Thomas Cranmer, Parish Church of St. George

Thomas Cranmer, Parish Church of St. George

If I want to live another day, die in my own bed, not burn pitifully as my beloved friends Ridley and Latimer, I must copy this in myne own hand, and sign my name to it. And, no, this is not the same challenge More faced. More was never forced to endure a trial for treason, found guilty, and yet a second trial for heresy, found guilty again. More did not have to debate at Oxford, over and over, day after day, week after week, month after month, year after year with papist religious scholars wearing him down, chiding his every word. More did not have to watch his friends burn at the stake, poor Ridley lingering for hours due to a poor man’s misguided attempt to help. More did not have the entire Church of England and its future laying squarely on his shoulders. No, it is not the same challenge More faced. No, it is not.

If I say it enough, I might believe it.

I confess Sir Thomas More’s writings so authored while he himself imprisoned give me strength. A Dialogue of Comfort Against Tribulation is just brilliant in all truth. Though they believed pushing More down my throat would wear me down, instead, his writings give me hope, nourish my soul. As More so correctly alluded through his story telling, persecution for one’s faith is a hazardous quandary indeed. It brings upon us at the same time both the lure and comfort rewarded for recantation — and the dread of torture and a painful death if we remain steadfast and true.

I look at the parchment yet again. No, I will not copy it in myne own hand. No, I will not sign it.

More conceded, and I agree, that it is not acceptable to escape persecution by compromising some of God’s truths, while keeping true to the rest. His err laid in not knowing what God’s truths truly are, by placing his faith and belief as defined by a papal authority instead of God’s word in scripture.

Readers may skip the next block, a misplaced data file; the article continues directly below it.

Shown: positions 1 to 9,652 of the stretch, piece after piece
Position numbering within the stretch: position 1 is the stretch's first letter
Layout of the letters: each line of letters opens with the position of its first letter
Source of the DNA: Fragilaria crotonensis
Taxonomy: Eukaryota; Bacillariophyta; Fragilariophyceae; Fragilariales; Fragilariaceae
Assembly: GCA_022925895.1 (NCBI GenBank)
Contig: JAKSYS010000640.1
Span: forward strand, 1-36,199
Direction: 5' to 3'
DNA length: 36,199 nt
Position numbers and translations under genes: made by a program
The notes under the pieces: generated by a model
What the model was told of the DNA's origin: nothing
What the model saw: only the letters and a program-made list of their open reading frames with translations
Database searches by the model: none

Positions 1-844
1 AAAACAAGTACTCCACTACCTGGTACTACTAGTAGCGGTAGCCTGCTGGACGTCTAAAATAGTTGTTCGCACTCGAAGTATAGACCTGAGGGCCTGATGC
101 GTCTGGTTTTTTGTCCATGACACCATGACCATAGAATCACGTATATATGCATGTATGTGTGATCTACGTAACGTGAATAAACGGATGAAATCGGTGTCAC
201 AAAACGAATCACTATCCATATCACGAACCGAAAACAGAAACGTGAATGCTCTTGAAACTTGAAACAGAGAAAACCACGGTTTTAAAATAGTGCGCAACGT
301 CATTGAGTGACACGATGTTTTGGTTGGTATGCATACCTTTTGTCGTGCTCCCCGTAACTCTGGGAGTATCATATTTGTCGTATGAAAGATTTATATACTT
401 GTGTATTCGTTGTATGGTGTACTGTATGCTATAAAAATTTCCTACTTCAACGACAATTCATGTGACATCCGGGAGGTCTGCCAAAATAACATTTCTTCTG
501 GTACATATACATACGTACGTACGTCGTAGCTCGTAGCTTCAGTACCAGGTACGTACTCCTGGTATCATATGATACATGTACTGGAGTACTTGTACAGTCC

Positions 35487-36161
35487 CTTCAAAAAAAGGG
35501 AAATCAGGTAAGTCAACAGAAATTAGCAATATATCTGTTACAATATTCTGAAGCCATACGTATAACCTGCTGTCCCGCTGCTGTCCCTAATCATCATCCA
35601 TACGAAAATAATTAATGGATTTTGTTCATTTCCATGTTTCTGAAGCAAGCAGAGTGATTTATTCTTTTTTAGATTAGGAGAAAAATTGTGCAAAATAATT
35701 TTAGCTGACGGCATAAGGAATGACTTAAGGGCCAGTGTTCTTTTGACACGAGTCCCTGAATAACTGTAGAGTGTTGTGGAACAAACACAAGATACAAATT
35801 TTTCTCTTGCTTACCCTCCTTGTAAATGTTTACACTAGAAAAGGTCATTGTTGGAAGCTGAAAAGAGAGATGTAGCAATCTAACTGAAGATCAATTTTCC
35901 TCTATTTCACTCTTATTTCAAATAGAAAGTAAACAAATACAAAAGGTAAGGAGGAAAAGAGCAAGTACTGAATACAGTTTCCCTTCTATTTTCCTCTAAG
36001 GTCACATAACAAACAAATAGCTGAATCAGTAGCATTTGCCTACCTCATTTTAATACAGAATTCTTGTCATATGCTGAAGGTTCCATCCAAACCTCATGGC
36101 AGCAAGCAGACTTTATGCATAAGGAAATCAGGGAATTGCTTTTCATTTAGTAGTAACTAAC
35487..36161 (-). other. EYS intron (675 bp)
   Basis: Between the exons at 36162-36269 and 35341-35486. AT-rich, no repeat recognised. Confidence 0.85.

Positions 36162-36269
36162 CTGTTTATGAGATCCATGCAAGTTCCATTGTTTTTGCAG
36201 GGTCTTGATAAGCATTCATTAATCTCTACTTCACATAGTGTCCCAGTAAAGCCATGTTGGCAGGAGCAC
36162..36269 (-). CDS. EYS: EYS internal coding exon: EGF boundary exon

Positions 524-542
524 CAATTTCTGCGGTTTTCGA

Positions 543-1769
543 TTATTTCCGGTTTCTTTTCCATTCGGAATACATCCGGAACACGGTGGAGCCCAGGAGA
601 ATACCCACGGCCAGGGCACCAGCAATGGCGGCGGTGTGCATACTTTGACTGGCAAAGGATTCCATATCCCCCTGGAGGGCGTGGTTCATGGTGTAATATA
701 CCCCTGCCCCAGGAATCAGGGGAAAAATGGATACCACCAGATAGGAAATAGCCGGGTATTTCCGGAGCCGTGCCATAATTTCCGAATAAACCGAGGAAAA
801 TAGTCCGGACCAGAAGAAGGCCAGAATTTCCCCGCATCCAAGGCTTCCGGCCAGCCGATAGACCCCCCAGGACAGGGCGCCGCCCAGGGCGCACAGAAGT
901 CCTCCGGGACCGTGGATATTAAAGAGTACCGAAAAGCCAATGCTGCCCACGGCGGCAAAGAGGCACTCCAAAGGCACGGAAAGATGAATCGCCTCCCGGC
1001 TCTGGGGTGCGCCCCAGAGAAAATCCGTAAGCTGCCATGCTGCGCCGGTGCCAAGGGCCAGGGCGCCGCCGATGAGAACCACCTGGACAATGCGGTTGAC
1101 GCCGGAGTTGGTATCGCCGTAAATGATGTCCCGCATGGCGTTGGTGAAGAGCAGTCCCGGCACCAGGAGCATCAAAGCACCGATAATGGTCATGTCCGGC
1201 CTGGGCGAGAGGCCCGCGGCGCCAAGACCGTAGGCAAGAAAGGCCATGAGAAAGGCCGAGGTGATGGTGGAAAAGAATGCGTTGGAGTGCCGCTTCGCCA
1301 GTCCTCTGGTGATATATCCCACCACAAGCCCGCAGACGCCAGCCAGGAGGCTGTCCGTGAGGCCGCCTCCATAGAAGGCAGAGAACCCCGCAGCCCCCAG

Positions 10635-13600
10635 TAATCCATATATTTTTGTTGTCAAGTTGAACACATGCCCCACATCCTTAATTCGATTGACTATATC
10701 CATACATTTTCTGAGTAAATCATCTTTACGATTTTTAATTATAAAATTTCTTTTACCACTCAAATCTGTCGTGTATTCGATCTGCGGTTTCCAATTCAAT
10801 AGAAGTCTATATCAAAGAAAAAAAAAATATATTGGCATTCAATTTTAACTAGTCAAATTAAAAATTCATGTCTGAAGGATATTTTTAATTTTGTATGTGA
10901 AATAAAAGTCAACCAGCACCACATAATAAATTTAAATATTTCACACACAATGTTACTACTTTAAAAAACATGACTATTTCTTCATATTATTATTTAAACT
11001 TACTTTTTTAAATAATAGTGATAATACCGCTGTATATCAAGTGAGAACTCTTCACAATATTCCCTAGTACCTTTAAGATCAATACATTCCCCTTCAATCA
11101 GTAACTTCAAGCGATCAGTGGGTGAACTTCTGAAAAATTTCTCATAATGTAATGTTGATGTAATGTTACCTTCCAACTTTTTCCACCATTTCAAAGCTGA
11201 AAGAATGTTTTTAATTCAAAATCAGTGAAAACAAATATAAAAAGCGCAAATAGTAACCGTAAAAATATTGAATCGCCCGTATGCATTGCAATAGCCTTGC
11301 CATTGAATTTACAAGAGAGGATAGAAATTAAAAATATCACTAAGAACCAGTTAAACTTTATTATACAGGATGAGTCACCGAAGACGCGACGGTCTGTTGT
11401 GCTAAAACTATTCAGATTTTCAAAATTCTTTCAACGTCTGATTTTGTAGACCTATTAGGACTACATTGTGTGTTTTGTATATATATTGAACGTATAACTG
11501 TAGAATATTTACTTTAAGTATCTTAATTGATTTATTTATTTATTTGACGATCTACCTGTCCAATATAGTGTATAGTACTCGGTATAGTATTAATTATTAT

I look to the flickering candle, the only light in this stench laid cell and hold the parchment near. I will burn this parchment, and then I will burn. God, give me strength.

The cell door slams open, bashing the stone wall like a death knell.

“The recantation, is it ready Dr. Cranmer?!”

I startle upright. Damn, it be the Spaniard friar, Juan de Valligarcia, bellowing at me yet again. I look to the man wearily and hold out the parchment. He snatches it from me.

“No, I refuse to write it.”

This friar, I swear he is paid handsomely just to torment my soul. He saunters to the front of me and glares me down — evil incarnate, I do swear.

“I have word from Her Majesty. She desires I give you a message and one last chance to comply. Do you wish to hear it?”

I remain silent, mulling over how best to respond. The dirty dog drums his fingers impatiently on the table.

“Am I commanded to hear it? If not, I choose you leave with her words unsaid.”

“Yes, you are so commanded!”

“Carry on then.”

“As you so professed these many years, a monarch is supreme and heads the clergy is this realm. His Majesty King Henry chose to delegate to you and the heretic Emissary of Satan, Cromwell, while Her Majesty chooses to delegate to His Holy Father,” the friar scowls. He then holds out a parchment, its wax seal of the Queen made evident for myne benefit.